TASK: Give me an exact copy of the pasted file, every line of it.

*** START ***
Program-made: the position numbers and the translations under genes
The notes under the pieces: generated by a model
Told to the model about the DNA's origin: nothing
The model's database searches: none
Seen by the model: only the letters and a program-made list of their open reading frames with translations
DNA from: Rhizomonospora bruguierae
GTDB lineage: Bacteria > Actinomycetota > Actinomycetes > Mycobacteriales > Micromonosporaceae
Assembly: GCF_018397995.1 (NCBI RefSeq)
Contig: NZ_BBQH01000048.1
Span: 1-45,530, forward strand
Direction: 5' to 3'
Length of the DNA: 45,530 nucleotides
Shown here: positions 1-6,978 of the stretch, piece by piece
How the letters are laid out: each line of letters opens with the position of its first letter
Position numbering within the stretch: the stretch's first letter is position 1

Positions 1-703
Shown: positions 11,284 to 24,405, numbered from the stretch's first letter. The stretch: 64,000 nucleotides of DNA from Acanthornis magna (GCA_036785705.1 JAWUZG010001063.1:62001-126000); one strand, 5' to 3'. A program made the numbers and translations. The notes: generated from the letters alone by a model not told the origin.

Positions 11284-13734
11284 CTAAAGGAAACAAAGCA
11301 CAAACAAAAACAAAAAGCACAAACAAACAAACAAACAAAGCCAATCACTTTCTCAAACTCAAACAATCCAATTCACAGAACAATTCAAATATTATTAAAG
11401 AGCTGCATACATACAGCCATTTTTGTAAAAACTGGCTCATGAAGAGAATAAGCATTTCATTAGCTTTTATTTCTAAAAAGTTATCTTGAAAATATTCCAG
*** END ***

Program-made: the position numbers and the translations under genes
The notes under the pieces: generated by a model
Told to the model about the DNA's origin: nothing
The model's database searches: none
Seen by the model: only the letters and a program-made list of their open reading frames with translations
DNA from: Rhizomonospora bruguierae
GTDB lineage: Bacteria > Actinomycetota > Actinomycetes > Mycobacteriales > Micromonosporaceae
Assembly: GCF_018397995.1 (NCBI RefSeq)
Contig: NZ_BBQH01000048.1
Span: 1-45,530, forward strand
Direction: 5' to 3'
Length of the DNA: 45,530 nucleotides
Shown here: positions 1-6,978 of the stretch, piece by piece
How the letters are laid out: each line of letters opens with the position of its first letter
Position numbering within the stretch: the stretch's first letter is position 1

Positions 1-703
Shown: positions 11,284 to 24,405, numbered from the stretch's first letter. The stretch: 64,000 nucleotides of DNA from Acanthornis magna (GCA_036785705.1 JAWUZG010001063.1:62001-126000); one strand, 5' to 3'. A program made the numbers and translations. The notes: generated from the letters alone by a model not told the origin.

Positions 11284-13734
11284 CTAAAGGAAACAAAGCA
11301 CAAACAAAAACAAAAAGCACAAACAAACAAACAAACAAAGCCAATCACTTTCTCAAACTCAAACAATCCAATTCACAGAACAATTCAAATATTATTAAAG
11401 AGCTGCATACATACAGCCATTTTTGTAAAAACTGGCTCATGAAGAGAATAAGCATTTCATTAGCTTTTATTTCTAAAAAGTTATCTTGAAAATATTCCAG